Some people hurt the president’s feelings and were blocked on Twitter. Turns out Donald Trump may have violated their first amendment rights by doing so.
Say you’re the president of the United States (POTUS). You won the Electoral College election, but lost the popular vote by a wide margin. Most Americans do not want you to be the president of the United States. You don’t have any political experience, you have archaic social beliefs, you’re a poor orator, you’re violating the emoluments clause of the constitution, you’ve got suspicious ties to a foreign government, you’ve criticized freedom of the press, and perhaps worst of all, you’re quick to anger. What do you do if people start commenting on your Twitter posts in ways that contradict your statements with facts or mock your inexperience? You block them! That’s what you do if you’re @realDonaldTrump, you block the mean people saying
true mean things about you. But the president of the United States needs to have a level mind and thick skin. They need to respond to criticisms, the voice of the people, in a dignified manner, not silence them. By shutting down a means of communication between the electorate and the public forum that Donald Trump himself set up willingly, Trump silenced voters. Turns out, that could be a violation of their First Amendment rights.
A lawsuit was filed by the Knight First Amendment Institute. The Knight Institute is a Columbia University organization established in 2016. The institute “works to defend and strengthen the freedoms of speech and the press in the digital age.” The suit has been filed on behalf of seven people from the United States who were blocked on Twitter by the president for speaking out against him. What at first seemed funny, being blocked by POTUS, actually has some dark consequences. The president noticed criticism and shut down the free speech of those criticizing him, severing a link where Donald Trump shares “alternative facts” and formal, official announcements with the citizens of the United States and the world. By both preventing these people from receiving updates from the president as well as preventing them from speaking out against him directly, he’s silenced their free speech rights. Basically put, Donald Trump shouldn’t be allowed to silence American citizens for any reason because he’s not a private citizen anymore, he’s the head of the United States government.
“President Trump’s Twitter account has become an important source of news and information about the government, and an important forum for speech by, to, or about the president…. The White House acts unlawfully when it excludes people from this forum simply because they’ve disagreed with the president.”
— Donald J. Trump (@realDonaldTrump) July 2, 2017
Donald Trump seemingly has two options. He could unblock everyone he’s blocked using his @realDonaldTrump Twitter account, or he could go to court over this. Clearly he’d prefer to do neither. The Knight Institute warned Donald Trump that they would bring a lawsuit if he didn’t unblock those he’s silenced; the Trump administration did not respond. This shows that he does not want to hear from the people he blocked ever again, even under threat of lawsuit. However, the lawsuit is seemingly cut-and-dry, that is, a clear example of the president silencing critics, which means he will have to go to court over this, and he will likely lose. White House Press Secretary Sean Spicer said last month that Trump’s tweets from the @realDonaldTrump Twitter account were to be considered “Official statements by the president of the United States.” By blocking people from reading these “official statements” (tweets) or responding to them, Trump has cut off a means of two way communication—speech—for people he deems unworthy of discussion. He’s also made it impossible for those who have not been blocked to engage with those who have in the replies to his tweets, violating the rights of every Twitter user to free discussion. This is a clear impeding of free speech as defined by the constitution. Twitter may be a private company, but Trump opened public communications on it, and the government cannot ban dissenters from public discussion.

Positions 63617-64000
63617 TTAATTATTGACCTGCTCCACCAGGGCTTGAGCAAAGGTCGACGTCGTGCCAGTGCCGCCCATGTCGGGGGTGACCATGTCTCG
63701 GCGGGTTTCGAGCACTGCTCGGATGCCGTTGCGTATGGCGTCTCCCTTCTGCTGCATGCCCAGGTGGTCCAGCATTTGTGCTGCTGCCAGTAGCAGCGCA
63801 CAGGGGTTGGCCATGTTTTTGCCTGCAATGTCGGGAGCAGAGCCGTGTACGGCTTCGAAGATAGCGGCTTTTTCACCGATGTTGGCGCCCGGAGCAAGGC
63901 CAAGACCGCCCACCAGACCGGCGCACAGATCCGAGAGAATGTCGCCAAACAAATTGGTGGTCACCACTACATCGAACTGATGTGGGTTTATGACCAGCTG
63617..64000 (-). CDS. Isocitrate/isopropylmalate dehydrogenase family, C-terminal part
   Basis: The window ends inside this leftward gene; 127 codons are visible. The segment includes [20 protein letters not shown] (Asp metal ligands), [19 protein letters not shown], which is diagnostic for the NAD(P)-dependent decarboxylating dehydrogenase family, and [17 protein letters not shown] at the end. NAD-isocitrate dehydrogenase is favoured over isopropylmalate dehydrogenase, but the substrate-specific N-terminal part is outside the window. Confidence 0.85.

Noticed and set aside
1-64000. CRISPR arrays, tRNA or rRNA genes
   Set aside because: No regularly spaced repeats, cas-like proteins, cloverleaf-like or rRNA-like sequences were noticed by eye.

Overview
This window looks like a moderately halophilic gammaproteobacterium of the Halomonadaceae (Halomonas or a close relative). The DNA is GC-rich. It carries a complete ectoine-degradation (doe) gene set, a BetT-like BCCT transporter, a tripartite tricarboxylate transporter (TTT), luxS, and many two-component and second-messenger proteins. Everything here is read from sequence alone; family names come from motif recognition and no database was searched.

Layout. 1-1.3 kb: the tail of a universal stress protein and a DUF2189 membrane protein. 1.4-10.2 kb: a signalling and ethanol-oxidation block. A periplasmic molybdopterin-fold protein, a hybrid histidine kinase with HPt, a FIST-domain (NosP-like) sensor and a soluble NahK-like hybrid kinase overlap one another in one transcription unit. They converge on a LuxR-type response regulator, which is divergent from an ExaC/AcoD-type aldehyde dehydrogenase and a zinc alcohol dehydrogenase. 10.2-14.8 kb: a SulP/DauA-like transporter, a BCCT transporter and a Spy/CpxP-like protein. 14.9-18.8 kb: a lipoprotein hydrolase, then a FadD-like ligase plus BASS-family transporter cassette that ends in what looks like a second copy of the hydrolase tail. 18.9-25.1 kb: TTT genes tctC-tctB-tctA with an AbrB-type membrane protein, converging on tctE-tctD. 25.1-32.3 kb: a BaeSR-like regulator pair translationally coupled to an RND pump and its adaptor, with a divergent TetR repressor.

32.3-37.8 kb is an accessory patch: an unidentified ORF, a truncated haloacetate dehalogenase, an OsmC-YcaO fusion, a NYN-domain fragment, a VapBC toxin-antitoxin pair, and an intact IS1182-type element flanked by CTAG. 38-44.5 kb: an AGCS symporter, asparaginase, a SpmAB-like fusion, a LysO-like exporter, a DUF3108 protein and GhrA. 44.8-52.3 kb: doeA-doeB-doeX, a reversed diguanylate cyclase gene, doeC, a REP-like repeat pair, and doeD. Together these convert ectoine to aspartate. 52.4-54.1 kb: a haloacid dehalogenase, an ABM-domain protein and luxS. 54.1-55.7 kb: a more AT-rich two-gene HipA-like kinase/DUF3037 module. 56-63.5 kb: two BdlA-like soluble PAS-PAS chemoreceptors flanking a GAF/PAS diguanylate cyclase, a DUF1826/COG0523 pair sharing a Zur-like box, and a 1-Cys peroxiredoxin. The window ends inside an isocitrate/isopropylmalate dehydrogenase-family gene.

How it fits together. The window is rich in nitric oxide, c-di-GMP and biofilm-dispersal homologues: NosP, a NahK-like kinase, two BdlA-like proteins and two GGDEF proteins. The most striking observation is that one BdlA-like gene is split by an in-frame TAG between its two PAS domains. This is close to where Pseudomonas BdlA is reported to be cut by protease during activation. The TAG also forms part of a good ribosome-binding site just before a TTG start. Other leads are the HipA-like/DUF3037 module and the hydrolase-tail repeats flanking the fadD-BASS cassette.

“The White House is transforming a public forum into an echo chamber. Its actions violate the rights of the people who’ve been blocked and the rights of those who haven’t been blocked but who now participate in a forum that’s being sanitized of dissent.”
-Katie Fallow, senior staff attorney at the Knight Institute.
Trump is no stranger to lawsuits. He’s been a party to over 4,000 lawsuits. Everything from racial bias in housing discrimination, shorting contractors money he owed them, bitter divorce lawsuits, zoning violations, and more. However, now that he’s the president of the United States, these lawsuits will be unlike any he’s seen before. His experience with being sued will not be the same here. His attempts to bully those suing him or settling out of court won’t be able to silence a lawsuit fighting for freedom of speech. Trump will likely lose this suit, if he chooses to fight it, and that’s not going to look good for the 45th POTUS. If the president loses in a case and is found to have violated the freedom of speech of his constituents, he’s going to have an even more difficult time courting moderates to get re-elected in 2020.
Who would have thought a website, Twitter, could end up being at the center of such an important lawsuit?
- Alex Abdo, Knight First Amendment Institute at Columbia University: “@realDonaldTrump and the First Amendment.“
- BBC News: “President Trump sued for blocking people on Twitter.“
- Knight First Amendment Institute at Columbia University: “Critics Blocked from President’s Twitter Account File Suit.“
- Knight First Amendment Institute at Columbia University v. Donald J. Trump